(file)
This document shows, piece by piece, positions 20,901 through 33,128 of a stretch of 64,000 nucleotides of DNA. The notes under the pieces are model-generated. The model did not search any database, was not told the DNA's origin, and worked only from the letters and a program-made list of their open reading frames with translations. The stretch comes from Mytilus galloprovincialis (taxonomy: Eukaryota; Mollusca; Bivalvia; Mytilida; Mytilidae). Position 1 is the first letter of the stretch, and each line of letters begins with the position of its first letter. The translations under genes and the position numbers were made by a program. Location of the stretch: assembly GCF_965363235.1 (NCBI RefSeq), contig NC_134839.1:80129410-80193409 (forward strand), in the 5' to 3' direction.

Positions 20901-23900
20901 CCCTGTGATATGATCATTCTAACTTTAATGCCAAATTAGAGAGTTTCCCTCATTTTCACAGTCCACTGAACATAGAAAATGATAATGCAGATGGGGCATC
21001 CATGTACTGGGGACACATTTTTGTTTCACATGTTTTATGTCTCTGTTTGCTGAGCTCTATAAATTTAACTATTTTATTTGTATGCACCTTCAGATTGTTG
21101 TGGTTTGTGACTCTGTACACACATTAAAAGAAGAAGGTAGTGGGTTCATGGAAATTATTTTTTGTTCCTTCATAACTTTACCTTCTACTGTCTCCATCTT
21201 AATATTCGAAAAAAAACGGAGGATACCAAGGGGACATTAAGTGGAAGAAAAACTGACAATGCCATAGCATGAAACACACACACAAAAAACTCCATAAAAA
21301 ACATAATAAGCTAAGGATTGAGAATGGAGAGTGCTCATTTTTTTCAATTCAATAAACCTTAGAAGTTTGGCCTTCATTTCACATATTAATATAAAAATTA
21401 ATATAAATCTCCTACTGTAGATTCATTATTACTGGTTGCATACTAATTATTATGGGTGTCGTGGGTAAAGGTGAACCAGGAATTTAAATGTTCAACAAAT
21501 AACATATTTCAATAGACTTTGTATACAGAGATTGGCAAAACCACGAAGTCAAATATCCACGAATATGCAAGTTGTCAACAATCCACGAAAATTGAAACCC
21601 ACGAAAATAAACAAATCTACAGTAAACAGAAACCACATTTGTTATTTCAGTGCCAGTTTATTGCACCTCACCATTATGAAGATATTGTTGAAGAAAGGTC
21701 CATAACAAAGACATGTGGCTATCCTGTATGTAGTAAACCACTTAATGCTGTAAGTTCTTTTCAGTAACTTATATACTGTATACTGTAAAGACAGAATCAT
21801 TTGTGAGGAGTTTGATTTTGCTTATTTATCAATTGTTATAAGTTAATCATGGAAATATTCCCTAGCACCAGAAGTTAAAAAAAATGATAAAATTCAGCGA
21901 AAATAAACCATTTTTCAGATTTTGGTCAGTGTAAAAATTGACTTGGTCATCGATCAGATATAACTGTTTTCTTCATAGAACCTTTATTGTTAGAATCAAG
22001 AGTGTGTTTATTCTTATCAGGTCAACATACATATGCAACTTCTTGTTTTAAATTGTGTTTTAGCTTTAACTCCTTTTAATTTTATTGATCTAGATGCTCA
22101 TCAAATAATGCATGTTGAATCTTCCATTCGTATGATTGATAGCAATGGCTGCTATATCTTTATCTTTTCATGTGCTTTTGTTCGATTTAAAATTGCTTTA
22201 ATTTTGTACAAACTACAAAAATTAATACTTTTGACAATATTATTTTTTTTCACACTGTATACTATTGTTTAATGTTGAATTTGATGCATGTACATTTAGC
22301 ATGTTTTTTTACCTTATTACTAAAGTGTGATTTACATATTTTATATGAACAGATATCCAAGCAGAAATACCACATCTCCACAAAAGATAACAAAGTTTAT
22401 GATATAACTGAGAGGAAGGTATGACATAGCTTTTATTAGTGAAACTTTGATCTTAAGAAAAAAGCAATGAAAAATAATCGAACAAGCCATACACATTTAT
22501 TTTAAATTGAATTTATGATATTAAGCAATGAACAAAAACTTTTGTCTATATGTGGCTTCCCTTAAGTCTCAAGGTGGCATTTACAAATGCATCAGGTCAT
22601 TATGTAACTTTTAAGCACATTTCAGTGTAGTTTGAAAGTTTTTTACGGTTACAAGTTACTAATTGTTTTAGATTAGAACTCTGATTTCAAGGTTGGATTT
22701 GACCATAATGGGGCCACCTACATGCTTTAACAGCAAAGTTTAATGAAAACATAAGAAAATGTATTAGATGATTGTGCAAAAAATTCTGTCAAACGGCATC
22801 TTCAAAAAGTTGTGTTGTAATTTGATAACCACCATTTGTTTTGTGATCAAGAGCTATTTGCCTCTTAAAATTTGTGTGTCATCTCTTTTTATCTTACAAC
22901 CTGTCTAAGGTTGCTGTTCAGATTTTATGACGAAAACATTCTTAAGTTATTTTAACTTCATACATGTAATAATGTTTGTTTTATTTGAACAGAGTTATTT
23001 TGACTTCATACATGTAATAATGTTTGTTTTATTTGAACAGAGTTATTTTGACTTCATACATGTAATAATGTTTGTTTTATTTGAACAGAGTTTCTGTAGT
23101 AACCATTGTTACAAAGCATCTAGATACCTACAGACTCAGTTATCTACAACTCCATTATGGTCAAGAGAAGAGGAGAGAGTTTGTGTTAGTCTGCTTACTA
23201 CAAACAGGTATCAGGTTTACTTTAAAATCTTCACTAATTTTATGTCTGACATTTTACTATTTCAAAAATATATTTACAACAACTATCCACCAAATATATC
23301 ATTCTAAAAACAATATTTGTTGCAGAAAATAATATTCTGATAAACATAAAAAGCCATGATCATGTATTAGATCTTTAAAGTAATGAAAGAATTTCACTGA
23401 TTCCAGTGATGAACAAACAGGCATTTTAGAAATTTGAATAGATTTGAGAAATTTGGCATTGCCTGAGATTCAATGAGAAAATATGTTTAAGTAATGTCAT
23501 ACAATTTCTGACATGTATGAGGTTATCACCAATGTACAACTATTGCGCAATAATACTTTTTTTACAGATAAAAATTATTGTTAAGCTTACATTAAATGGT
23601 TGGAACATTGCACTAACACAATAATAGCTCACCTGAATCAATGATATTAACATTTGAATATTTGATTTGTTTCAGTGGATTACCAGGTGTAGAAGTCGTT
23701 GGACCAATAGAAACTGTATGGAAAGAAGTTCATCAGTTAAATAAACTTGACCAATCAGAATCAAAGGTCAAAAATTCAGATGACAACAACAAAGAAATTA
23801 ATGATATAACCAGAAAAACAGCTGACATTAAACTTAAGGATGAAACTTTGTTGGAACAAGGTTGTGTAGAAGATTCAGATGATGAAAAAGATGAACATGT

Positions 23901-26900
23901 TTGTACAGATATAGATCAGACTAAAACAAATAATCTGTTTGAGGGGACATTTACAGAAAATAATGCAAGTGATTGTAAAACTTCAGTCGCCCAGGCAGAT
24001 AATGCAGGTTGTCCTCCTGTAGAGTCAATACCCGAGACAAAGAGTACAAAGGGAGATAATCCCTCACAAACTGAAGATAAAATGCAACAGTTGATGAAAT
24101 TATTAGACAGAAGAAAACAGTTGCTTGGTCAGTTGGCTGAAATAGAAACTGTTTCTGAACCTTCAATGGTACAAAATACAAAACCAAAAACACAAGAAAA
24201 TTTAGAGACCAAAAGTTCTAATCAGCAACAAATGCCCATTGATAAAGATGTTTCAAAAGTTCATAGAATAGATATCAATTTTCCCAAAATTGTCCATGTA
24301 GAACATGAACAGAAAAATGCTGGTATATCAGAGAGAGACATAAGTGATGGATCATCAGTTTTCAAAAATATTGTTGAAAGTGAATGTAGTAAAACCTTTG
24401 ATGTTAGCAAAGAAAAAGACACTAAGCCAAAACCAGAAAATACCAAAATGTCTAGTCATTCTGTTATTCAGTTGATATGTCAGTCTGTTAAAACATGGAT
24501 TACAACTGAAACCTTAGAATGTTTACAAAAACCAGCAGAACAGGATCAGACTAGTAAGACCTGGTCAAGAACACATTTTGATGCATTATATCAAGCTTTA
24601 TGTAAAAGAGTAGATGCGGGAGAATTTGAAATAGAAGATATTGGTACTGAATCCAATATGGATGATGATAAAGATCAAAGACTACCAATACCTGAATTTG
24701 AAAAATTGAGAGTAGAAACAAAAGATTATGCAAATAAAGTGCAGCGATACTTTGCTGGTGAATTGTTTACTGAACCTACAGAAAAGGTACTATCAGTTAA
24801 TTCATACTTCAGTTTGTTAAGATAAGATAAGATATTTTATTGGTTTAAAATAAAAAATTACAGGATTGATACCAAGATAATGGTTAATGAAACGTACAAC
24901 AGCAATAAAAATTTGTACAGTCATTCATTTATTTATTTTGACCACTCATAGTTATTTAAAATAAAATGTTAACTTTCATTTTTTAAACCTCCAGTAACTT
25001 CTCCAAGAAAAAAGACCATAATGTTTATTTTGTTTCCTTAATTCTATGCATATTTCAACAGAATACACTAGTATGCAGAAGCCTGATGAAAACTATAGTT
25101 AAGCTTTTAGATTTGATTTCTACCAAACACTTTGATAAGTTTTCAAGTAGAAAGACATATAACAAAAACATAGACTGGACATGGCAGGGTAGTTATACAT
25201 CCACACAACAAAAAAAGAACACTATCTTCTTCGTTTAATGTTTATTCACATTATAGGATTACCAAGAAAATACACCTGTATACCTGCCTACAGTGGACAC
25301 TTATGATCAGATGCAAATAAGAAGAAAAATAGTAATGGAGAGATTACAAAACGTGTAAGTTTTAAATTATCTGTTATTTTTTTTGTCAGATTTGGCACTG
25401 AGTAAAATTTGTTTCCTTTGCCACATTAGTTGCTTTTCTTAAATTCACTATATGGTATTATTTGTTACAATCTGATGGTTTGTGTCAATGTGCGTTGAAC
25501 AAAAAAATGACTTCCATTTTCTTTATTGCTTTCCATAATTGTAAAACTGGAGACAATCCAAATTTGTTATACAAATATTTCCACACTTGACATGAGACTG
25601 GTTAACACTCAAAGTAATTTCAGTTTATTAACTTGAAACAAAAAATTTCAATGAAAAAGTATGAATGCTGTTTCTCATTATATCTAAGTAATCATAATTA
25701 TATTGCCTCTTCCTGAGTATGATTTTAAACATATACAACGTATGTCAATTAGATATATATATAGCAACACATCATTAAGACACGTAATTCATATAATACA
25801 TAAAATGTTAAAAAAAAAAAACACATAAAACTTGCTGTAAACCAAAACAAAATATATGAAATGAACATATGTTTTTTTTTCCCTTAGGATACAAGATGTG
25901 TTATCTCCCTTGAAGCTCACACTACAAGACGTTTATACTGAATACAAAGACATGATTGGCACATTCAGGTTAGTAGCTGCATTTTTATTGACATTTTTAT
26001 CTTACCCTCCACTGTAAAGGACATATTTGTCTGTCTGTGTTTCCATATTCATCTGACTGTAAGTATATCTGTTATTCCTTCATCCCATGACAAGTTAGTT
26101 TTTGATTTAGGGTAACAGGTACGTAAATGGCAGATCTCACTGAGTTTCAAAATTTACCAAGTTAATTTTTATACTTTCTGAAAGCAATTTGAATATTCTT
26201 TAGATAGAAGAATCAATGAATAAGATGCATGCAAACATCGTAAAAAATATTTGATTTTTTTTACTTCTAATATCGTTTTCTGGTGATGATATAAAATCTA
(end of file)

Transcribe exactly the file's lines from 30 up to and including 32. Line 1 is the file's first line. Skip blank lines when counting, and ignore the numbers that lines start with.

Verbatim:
23601 TGGAACATTGCACTAACACAATAATAGCTCACCTGAATCAATGATATTAACATTTGAATATTTGATTTGTTTCAGTGGATTACCAGGTGTAGAAGTCGTT
23701 GGACCAATAGAAACTGTATGGAAAGAAGTTCATCAGTTAAATAAACTTGACCAATCAGAATCAAAGGTCAAAAATTCAGATGACAACAACAAAGAAATTA
23801 ATGATATAACCAGAAAAACAGCTGACATTAAACTTAAGGATGAAACTTTGTTGGAACAAGGTTGTGTAGAAGATTCAGATGATGAAAAAGATGAACATGT